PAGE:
Today I had the privilege of seeing U.S. Supreme Court Justice Sonia Sotomayor speak in San Francisco on a book tour for her personal memoir “My Beloved World.” I’ve taken to using e-readers of late but when the opportunity to attend a book signing presents itself, you gotta go old school and buy the printed version.
I waited for about 45 minutes in line with other attendees from the Commonwealth Club-hosted event at Herbst Hall near the San Francisco Civic Center for Sotomayor to sign my book. When I presented my book I actually asked her, “So, has anyone ever asked you to sign their Kindle?” While humored, she actually told me that her people (I presume the publisher, Alfred A. Knopf) were trying to figure out a way to do that.
Turns out, there are two ways to do that.
One is a service called Autography, which describes itself as a small book retailer that doesn’t try to compete with large online booksellers like Amazon or brick-and-mortar booksellers like Barnes & Noble but competes by offering unique services. One is that its eBooks run on any device platform be it an Amazon Kindle, an Apple iPad or other tablets. The second is that it has a feature that lets authors digitally sign books for readers.
“For the first time, authors can personalize an ebook as easily as they can a physical book. This autograph can include special graphics or even a photograph with the reader if they wish,” Autography explains on its Web site.
The other service is called Authorgraph, which is perhaps confusingly similar to Autography. When it was founded in 2010, the company was called Kindlegraph, but creator Evan Jacobs wrote on its Web site that he changed the name to Authorgraph in November 2012. I’m guessing the electronic signatures can go on ebooks on other devices than Kindles. But Authorgraph also is unique in that it promotes the work of indie authors.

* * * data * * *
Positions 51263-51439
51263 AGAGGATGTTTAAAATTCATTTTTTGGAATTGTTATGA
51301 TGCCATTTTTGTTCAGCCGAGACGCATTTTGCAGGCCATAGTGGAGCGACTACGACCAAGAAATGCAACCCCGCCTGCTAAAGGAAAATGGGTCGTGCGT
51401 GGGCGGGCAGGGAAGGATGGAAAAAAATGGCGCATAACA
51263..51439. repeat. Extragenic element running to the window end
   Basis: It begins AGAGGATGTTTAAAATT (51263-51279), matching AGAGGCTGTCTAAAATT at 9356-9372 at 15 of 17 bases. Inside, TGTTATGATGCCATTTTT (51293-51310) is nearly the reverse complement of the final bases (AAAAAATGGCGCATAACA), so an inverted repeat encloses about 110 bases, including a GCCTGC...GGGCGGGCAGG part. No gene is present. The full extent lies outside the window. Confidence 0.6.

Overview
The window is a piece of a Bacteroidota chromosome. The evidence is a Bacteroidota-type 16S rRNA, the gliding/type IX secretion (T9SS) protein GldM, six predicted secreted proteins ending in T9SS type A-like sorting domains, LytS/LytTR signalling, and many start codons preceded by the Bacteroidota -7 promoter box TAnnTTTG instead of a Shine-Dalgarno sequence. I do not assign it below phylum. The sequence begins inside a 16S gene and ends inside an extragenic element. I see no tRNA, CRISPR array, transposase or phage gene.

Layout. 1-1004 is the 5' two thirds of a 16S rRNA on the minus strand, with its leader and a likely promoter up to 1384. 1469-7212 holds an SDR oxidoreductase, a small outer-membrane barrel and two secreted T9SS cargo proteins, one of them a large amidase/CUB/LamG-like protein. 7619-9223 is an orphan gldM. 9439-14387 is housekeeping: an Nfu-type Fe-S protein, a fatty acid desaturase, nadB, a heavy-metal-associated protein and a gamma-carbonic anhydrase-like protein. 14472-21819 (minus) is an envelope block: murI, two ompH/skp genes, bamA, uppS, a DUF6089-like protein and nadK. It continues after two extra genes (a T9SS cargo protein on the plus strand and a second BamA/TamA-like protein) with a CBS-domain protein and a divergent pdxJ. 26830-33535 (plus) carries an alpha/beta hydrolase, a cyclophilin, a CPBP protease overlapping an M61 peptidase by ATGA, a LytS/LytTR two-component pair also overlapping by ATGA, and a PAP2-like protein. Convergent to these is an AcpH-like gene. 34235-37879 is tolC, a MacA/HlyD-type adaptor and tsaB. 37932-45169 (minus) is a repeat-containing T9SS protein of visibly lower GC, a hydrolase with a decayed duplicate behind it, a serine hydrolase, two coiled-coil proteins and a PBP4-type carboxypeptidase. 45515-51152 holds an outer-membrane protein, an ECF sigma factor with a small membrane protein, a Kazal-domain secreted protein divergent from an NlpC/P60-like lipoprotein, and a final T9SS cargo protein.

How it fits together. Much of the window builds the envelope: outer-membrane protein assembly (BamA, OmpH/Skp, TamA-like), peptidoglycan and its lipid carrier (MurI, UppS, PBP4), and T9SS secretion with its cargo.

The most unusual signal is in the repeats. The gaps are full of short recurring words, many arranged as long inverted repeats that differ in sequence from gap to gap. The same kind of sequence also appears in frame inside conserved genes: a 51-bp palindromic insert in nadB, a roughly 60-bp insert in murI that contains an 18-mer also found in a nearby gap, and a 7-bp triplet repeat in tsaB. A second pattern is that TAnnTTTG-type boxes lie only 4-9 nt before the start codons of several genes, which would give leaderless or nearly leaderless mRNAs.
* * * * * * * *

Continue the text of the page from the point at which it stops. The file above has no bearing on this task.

Literary agent Rachelle Gardner laments on her Web site that ebooks may endanger the book signing tradition, but won’t eliminate it altogether. Printed copies of books are still sold widely and printed versions are still the way books are distributed at book launch parties, book signings and speaking engagements.
“Won’t it be great when it’s a ‘status symbol’ to own a limited-edition PRINTED version of your favorite author’s book? AND have it autographed?” Gardner writes (all caps hers).
Of course an ebook autograph still lacks the experience of seeing and hearing the author in person. Justice Sotomayor got a standing ovation before and after she spoke in San Francisco. Her book, and the onstage interview by Stanford Law School Dean Mary Elizabeth McGill, covers her life up until she was first nominated as a federal judge by President George H.W. Bush in 1992, named to a Court of Appeals post in 1998 by President Bill Clinton and nominated to the Supreme Court by President Barack Obama in 2009.
Born in Puerto Rico, she and her family moved to New York City when she was young. Her memoir tells the story of their impoverished life, her father’s alcoholism and death when she was 9, her mother struggle to make ends meet and Sotomayor’s diagnosis of juvenile diabetes at age 7 and a half. Despite all these and other hardships, Sotomayor persevered and made a success of her life.
I’m looking forward to reading the rest of the book without draining the batteries on my iPad